Why was it important for you to come back and host Late Night With Roy at this time?
Because Roy called. It’s that simple. They called and asked and I was like ‘no problem.’ We’re a Carolina family and we’re always accessible and available. That’s what makes us unique and a unique program.
Over the last year you and I have talked about the passing of your friend Stuart Scott and he has been a host for Late Night many times, and you have done it as well in the the past. I was wondering, in some ways, did you want to come back to honor him and in effect carry the torch for him?
You know what, after the fact, knowing that Stuart has hosted, I’m going to try to do something special for him. His daughters reached out to me and they are having some type of tweet day as well the same day that I’m going to participate in. So, in that regard, no question.
I mean, Stuart and I came in to Carolina together. We came in the same year. We graduated the same year. We hung out at the same places and ate at the same places. We had all the same friends so to me it was important because I just know the fabric that he left, not only for Carolina but for sports television and that’s big to me in how he sort of represented sports television and created an element that was not there before and a style that was not there.
It’s been a tough year of loss with Carolina losing Dean Smith, Bill Guthridge and Stuart Scott, but on the court this season’s team is ranked No. 1 in preseason polls and there is a lot of excitement. Are you able to feel that as well?
Well, for me there’s always excitement. I always think we can win it all because I think if you’re good enough to be in the Top 20 you have a chance to win it all because it’s a single game elimination and we’ve always been there. So, being ranked preseason No. 1 doesn’t change my excitement but it probably adds to the excitement of others.
There’s no corner to be turned. We’re always going to be one of the most powerful programs in college basketball and the disappointment comes only when we don’t win it all.
... (We lost) part of our Carolina family, especially Dean Smith who is the Carolina family. For me, the toughest part is not having Coach Smith around. I was talking to Larry Brown about it and how difficult it is for him as well because he’s someone we all called so it’s just a difficult situation. You know, we would call him for everything, not just basketball and even before his passing it was difficult for me because I wasn’t able to reach out and have conversations especially in the last few years when he was a lot sicker.
One thing that any of us that works for the The NBA on TNT knows is that Kenny Smith knows how to have fun. What sort of atmosphere do you anticipate having at Late Night?
Well, I’m not responsible for all of the antics that go on, but I know how to join in. I know how to create havoc. I think I will create a mayhem in that building that is typically not there on Late Night because the kids are there to have fun and they are excited about being there. So, I know how to feed into that and I am the kerosene thrower on those types of environments.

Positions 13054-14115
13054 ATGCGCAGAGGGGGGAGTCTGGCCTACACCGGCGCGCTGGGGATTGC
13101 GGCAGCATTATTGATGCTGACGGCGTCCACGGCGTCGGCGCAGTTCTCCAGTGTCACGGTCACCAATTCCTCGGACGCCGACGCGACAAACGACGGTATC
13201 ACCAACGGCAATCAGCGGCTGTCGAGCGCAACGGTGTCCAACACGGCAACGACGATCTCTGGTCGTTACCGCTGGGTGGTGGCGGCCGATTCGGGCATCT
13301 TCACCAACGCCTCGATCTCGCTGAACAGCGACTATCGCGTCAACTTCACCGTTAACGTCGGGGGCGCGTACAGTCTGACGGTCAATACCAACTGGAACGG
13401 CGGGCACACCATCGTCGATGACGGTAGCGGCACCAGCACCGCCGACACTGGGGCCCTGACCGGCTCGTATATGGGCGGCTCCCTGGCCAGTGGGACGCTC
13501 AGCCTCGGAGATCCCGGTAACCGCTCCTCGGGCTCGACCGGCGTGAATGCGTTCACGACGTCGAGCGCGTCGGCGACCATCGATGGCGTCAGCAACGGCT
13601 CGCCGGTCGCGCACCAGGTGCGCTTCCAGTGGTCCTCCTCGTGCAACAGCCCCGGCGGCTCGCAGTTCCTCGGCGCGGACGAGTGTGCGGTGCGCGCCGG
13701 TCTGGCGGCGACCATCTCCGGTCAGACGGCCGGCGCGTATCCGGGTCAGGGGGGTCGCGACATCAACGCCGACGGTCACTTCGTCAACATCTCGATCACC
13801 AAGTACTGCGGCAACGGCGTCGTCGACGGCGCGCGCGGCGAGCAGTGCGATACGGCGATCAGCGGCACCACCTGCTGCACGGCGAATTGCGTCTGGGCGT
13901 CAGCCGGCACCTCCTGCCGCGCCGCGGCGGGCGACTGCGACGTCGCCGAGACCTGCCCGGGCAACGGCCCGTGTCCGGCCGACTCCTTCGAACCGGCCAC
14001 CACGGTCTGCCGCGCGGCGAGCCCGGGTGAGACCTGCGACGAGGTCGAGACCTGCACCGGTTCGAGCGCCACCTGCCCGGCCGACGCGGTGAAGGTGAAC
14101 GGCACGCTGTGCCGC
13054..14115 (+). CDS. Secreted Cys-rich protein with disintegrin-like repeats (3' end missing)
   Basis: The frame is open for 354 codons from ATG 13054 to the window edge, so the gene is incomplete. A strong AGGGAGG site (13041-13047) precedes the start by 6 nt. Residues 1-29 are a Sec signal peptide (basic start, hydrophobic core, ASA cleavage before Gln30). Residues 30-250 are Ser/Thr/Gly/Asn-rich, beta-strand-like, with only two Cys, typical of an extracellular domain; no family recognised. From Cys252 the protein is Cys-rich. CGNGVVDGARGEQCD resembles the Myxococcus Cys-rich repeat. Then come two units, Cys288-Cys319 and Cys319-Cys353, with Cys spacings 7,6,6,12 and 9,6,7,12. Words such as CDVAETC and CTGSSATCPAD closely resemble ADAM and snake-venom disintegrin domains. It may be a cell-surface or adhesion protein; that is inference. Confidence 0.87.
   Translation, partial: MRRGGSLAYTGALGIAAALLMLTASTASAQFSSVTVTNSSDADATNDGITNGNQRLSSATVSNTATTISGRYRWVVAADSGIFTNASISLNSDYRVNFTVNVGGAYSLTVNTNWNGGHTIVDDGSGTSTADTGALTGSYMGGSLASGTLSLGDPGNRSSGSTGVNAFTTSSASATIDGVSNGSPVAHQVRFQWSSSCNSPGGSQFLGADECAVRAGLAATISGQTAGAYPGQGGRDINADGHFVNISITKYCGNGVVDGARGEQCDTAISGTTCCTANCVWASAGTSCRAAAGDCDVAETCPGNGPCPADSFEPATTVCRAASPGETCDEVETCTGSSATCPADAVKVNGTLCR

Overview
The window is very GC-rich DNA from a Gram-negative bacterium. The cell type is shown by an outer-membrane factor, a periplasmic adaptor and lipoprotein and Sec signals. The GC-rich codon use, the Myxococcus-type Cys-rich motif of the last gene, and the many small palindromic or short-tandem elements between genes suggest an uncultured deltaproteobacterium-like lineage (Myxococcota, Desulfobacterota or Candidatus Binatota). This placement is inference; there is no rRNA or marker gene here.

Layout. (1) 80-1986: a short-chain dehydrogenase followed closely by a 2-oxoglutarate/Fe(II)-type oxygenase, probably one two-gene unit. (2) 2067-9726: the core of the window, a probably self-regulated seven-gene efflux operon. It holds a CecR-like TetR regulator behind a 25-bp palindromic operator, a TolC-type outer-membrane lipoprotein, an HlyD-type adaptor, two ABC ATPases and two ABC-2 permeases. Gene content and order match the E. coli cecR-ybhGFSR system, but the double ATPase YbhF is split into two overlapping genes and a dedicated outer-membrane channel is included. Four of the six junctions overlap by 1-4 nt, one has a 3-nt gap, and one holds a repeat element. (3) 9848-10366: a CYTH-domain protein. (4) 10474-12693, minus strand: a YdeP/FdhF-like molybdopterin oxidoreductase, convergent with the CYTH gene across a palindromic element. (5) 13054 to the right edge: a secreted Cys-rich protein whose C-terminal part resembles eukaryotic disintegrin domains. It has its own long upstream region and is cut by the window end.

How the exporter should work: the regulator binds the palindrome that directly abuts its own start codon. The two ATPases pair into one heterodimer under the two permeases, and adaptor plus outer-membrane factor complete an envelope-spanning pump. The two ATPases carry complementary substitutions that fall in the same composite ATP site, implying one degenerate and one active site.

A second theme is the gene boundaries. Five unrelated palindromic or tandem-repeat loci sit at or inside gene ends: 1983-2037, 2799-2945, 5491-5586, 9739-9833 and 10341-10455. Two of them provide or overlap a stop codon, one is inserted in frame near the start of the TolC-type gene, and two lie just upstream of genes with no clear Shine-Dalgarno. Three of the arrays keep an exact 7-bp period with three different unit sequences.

A couple of weeks ago I met a high school senior named Brandon Robinson who mentioned guys like yourself, Vince Carter and Michael Jordan on the day he announced his commitment to play at UNC. These are guys that played at Carolina before he was born or would really remember watching basketball. How important is it for you at these events to sort of embrace that historical Carolina family and highlight that?
I actually saw Brandon play this summer… The one thing for me is that it’s important to always take care of your home front. You want the kids to come back and go ‘man, I had a great experience at home,’ and to me Carolina is home. Everyone that goes through there is part of the family and it’s important that we keep those traditions going and remind each other even when others forget where home is.
Last year at the Final Four, I organized a dinner with Shammond Williams, George Lynch, Brian Reese, Derrick Phelps, Makhtar Ndiaye and we all just have to remind each other where home is and if all of us are in one city we all have to get together and represent because we’re family and we have a connection that no one else has and no other school keeps. The bigger schools in the world that have won national championships in the last five years, without calling them out, there’s players on those teams that go ‘man, I wish we had what you guys at Carolina still have. You guys are different.’
Any scoop you can give us on Late Night?
I’m going to have 22,000 people going crazy. I’m going to get them all crazy that night. I have my own contests and things that I’m going to do to make people go crazy.
How well do you know the current squad’s players?
I know most of them just from talking to them and I just think we’re plugged in at every position. Our point guard situation to me is the best. You know, I think he (Marcus Paige) has the ability to be the best point guard in the country. I always think that when the ball is in his hands, I feel relaxed for Carolina. I feel real relaxed when it’s in his hands. I know that he might not get the shot, but we're going to get the right decision.
Final thing, any message for the fans that are coming out?
We’re not back. We’re still here.
Beau Estes is a sports anchor, host and columnist for Turner Sports in Atlanta.